When my oldest daughter was just five years old, she received a gift from her grandmother: a small little two and one-half inch diameter white porcelain “plate” imprinted with the words of the Lord’s Prayer. It was special in a way that little gifts from grandma are special, and it was something that my mother had received as a gift from her mother, so it was a treasure in many ways. For years, it sat safely displayed on a little shelf in my daughter’s room.
This daughter was, when she turned sixteen, prone to door-slamming, item-throwing tantrums on occasion. She would, if provoked, slam her bedroom door so hard the house shook, and if that was not quite enough of an expression she would pick up the nearest item and throw it against the wall. Most often this was a shoe, a plastic cup, a book, or even a picture. One day, though, it was the little two and one-half inch porcelain plate.
The hardwood floors in her room made it easy to collect the 30 or so pieces and I carefully picked up all I could find, vowing to piece it together one day.
We do that for one another when we are in community with each other. We help pick up the pieces of life and put them in order once again. As a community of faith in this place called Hope, we participate in the community effort, when needed, of helping one another pick up the shards of brokenness and putting them into order. Sometimes it is not so difficult, but at other times it is a much greater strain. Occasionally the pieces don’t all fit exactly; in fact I dare say that the pieces rarely fit back together as if there was no breakage at all.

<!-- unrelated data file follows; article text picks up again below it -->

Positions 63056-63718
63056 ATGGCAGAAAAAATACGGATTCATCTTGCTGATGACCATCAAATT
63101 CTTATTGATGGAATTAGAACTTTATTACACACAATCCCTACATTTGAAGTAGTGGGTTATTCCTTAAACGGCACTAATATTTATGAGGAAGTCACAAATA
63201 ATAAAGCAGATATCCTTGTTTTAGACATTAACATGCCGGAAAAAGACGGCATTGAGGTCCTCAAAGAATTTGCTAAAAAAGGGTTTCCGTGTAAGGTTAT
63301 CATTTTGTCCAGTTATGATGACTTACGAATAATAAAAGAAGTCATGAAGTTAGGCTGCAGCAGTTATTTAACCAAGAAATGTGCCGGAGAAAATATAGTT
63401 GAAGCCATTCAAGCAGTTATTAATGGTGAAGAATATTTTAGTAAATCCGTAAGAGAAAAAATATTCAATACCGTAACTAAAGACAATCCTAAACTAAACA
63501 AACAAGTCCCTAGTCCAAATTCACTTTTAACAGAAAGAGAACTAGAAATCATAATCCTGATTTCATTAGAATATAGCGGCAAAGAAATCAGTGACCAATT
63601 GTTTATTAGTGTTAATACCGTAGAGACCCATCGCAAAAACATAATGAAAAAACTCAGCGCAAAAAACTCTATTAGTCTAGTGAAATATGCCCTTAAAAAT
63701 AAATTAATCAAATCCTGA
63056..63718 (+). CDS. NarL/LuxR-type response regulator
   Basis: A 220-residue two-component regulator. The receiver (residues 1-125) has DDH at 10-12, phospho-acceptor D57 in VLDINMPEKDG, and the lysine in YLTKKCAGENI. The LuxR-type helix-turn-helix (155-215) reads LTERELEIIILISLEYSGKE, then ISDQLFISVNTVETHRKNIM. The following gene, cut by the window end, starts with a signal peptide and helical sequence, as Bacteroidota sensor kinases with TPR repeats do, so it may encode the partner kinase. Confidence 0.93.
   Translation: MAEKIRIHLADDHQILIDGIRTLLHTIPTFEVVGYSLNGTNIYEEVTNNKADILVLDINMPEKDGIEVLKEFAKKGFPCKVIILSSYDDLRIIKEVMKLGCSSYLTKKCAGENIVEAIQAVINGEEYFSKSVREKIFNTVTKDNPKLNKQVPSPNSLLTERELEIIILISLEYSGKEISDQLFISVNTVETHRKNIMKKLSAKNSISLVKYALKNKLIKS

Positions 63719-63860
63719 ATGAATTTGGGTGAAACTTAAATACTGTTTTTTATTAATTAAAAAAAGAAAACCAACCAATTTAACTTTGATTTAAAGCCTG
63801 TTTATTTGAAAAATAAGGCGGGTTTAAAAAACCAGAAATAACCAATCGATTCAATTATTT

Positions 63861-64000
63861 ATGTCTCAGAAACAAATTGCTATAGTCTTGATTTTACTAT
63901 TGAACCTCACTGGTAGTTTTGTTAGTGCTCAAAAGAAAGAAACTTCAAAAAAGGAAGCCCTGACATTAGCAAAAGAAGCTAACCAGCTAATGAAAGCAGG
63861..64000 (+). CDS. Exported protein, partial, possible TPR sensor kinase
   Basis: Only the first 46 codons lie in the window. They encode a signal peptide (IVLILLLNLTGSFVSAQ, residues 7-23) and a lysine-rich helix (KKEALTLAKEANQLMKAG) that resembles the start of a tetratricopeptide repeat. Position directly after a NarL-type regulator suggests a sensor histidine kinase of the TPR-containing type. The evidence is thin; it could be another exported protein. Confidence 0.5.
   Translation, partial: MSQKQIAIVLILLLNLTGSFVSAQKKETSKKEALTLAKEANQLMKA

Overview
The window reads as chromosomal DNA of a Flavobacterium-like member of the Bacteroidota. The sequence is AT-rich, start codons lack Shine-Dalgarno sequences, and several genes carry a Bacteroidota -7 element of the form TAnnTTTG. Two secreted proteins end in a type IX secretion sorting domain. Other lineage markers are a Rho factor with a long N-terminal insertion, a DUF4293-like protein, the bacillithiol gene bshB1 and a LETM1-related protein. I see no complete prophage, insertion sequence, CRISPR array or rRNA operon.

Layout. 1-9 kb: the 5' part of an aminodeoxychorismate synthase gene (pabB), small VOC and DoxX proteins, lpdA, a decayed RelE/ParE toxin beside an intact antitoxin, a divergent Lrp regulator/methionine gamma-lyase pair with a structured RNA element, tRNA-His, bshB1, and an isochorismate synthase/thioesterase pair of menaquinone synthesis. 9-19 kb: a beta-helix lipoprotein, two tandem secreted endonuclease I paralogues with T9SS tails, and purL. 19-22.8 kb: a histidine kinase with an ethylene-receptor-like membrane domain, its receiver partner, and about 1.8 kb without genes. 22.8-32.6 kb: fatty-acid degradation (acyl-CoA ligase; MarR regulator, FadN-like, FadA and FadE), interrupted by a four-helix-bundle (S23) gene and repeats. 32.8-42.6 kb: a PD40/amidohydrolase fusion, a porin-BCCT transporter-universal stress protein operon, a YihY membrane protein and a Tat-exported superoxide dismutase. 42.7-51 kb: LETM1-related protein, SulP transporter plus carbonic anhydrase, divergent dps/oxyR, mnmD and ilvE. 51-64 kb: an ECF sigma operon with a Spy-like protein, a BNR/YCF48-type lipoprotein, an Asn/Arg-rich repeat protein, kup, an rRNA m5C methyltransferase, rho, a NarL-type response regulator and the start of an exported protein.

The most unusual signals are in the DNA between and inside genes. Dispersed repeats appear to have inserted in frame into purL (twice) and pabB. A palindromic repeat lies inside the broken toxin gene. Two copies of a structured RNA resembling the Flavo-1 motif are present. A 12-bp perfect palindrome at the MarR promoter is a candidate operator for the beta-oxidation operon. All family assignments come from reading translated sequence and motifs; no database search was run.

In Japan there is the ancient art of Kintsugi: broken pieces of pottery are repaired with gold, often creating a piece more beautiful than the original. There is some philosophical beauty in the idea that the piecing together, the healing, after a breakage can actually create an object that is even more wonderous.
All of those places in life that feel like breaking points, those cracked places where we have in fact endured a painful period in our stories, places where the pieces had to be picked up and put back together again, places where we endured hardship and separation; those are the places that have the capacity to turn us into more beautiful people. And where a piece of the original might be missing, instead of realizing the loss and becoming sorrowful, we have the opportunity to shine magnificently.
I picked up all the pieces of the little plate that day and sealed them up in an envelope, which I took out some time later. I certainly did not put the pieces back together with gold, but I did put it all back together, using duct tape as a backing. It now remains as a reminder of those turbulent years. There is growth through the pain and the breakage. It is not easy, but it is what we do for one another as a community faith, drawn together in compassion and love.